Implant supported crown-noble alloys

  • D6088

Implant supported crown-titanium and titanium alloys

Fixed Partial Denture (FPD) Retainer, Abutment Supported

  • D6068

Abutment supported retainer for porcelain / ceramic FPD

  • D6069

Abutment supported retainer for porcelain fused to metal FPD (high noble metal)

  • D6070

Abutment supported retainer for porcelain fused to metal FPD (predominantly base metal)

  • D6071

Abutment supported retainer for porcelain fused to metal FPD (noble metal)

  • D6195

Abutment supported retainer-porcelain fused to titanium and titanium alloys 

  • D6072

Abutment supported retainer for cast metal FPD (high noble metal)

  • D6073

Abutment supported retainer for cast metal FPD (predominantly base metal)

  • D6074

Abutment supported retainer for cast metal FPD (noble metal)

  • D6194

Abutment supported retainer crown for FPD-titanium and titanium alloys

Fixed Partial Denture (FPD) Retainer, Implant Supported 

  • D6075

Implant supported retainer for ceramic FPD 

  • D6076

Implant supported retainer for FPD-porcelain fused to high noble alloys

  • D6098

Implant supported retainer-porcelain fused to predominantly base alloys

  • D6099

Implant supported retainer for FPD-porcelain fused to noble alloys 

  • D6120

Implant supported retainer-porcelain fused to titanium and titanium alloys

  • D6077

Implant supported retainer for metal FPD-high noble alloys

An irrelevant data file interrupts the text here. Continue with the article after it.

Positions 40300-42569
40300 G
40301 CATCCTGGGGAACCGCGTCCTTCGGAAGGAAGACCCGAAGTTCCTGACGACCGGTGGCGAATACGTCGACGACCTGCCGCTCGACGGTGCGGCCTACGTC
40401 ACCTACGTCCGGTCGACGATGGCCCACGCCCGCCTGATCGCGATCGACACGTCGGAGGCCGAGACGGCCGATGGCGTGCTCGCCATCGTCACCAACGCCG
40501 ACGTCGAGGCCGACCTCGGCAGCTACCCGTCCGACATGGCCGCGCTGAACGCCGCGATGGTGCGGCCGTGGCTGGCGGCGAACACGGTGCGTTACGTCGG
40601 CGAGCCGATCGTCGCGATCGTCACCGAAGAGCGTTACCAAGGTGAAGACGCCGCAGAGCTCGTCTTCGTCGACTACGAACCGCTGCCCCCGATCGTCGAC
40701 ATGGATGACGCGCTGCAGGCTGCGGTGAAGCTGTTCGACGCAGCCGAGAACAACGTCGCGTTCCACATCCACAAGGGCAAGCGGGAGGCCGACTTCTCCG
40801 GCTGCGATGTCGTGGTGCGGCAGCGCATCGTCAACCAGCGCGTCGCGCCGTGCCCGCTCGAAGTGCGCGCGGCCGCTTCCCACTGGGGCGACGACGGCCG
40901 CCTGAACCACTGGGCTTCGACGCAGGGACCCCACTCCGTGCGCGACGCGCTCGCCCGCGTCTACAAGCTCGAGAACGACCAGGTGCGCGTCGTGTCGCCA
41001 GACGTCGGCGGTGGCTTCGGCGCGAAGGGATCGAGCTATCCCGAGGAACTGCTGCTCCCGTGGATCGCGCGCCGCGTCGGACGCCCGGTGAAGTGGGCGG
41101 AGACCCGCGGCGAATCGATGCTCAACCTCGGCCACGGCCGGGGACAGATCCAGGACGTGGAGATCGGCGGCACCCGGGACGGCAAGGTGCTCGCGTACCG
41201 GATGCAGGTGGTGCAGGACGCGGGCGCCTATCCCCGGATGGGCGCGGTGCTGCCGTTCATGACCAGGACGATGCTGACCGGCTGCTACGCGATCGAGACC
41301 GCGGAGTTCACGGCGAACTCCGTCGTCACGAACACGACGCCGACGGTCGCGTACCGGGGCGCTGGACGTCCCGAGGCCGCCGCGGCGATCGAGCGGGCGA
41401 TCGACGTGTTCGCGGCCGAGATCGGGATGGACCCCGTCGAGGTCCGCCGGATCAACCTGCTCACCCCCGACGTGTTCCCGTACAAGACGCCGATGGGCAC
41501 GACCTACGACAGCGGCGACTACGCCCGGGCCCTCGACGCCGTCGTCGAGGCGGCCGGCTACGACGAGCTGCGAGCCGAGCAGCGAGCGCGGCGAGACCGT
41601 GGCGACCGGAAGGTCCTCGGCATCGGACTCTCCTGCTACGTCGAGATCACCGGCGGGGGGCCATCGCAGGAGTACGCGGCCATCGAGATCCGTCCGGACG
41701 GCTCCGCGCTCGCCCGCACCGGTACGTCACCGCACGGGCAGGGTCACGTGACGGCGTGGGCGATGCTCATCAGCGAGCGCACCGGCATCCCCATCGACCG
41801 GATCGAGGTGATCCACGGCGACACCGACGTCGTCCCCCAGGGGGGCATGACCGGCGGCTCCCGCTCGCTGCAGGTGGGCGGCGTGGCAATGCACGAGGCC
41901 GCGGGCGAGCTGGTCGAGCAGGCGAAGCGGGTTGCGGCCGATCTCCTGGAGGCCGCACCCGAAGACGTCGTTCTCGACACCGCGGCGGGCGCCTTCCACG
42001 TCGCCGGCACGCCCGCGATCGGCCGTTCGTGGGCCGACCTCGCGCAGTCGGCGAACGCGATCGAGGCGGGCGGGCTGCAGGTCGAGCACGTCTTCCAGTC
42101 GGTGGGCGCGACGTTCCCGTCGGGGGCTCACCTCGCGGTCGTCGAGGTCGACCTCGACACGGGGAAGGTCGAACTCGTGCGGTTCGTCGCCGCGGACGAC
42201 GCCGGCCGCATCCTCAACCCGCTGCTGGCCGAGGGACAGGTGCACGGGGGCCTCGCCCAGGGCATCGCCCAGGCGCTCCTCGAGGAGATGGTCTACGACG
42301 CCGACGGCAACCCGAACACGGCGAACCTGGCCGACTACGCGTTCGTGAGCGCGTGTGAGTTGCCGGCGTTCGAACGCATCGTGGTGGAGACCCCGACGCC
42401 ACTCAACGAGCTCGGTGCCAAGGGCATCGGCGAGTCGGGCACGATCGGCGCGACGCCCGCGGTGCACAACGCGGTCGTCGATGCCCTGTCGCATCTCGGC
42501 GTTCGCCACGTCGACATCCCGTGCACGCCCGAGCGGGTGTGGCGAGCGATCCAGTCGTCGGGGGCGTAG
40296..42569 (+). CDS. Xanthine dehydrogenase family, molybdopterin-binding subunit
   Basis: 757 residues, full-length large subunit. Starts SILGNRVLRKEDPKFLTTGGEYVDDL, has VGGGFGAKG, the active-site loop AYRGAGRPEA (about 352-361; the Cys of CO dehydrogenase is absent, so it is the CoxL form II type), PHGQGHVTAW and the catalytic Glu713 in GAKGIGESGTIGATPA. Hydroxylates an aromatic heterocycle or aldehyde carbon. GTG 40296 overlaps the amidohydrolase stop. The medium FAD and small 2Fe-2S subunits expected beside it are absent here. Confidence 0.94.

• D6121

Implant supported retainer for metal FPD-predominantly base alloys 

  • D6122

Implant supported retainer for metal FPD-noble alloys

  • D6123

Implant supported retainer for metal FPD-titanium and titanium alloys 

Other Implant Services

  • D6080

Implant maintenance procedures when prostheses are removed and reinserted, including cleansing of prostheses and abutments 

  • D6081

Scaling and debridement in the presence of inflammation or mucositis of a single implant, including cleaning of the implant services, without flap entry and closure 

  • D6085

Provisional implant crown

  • D6090

Repair implant supported prosthesis, by report 

  • D6091

Replacement of semi-precision or precision attachment (male of female component) or implant /abutment supported prosthesis, per attachment 

  • D6092

Re-cement or re-bond implant/abutment supported crown

  • D6093

Re-cement or re-bond implant/abutment supported fixed partial denture

  • D6095

Repair implant abutment, by report

  • D6096

Remove broken implant retaining screw

  • D6199

Unspecified implant procedure, by report

Dental practices must keep up to date with the CDT codes and their changes in order to file the claims correctly. To maintain consistent revenue flow, save time, and deliver excellent patient care, dentists and dental practices should consider utilizing outsourced dental billing services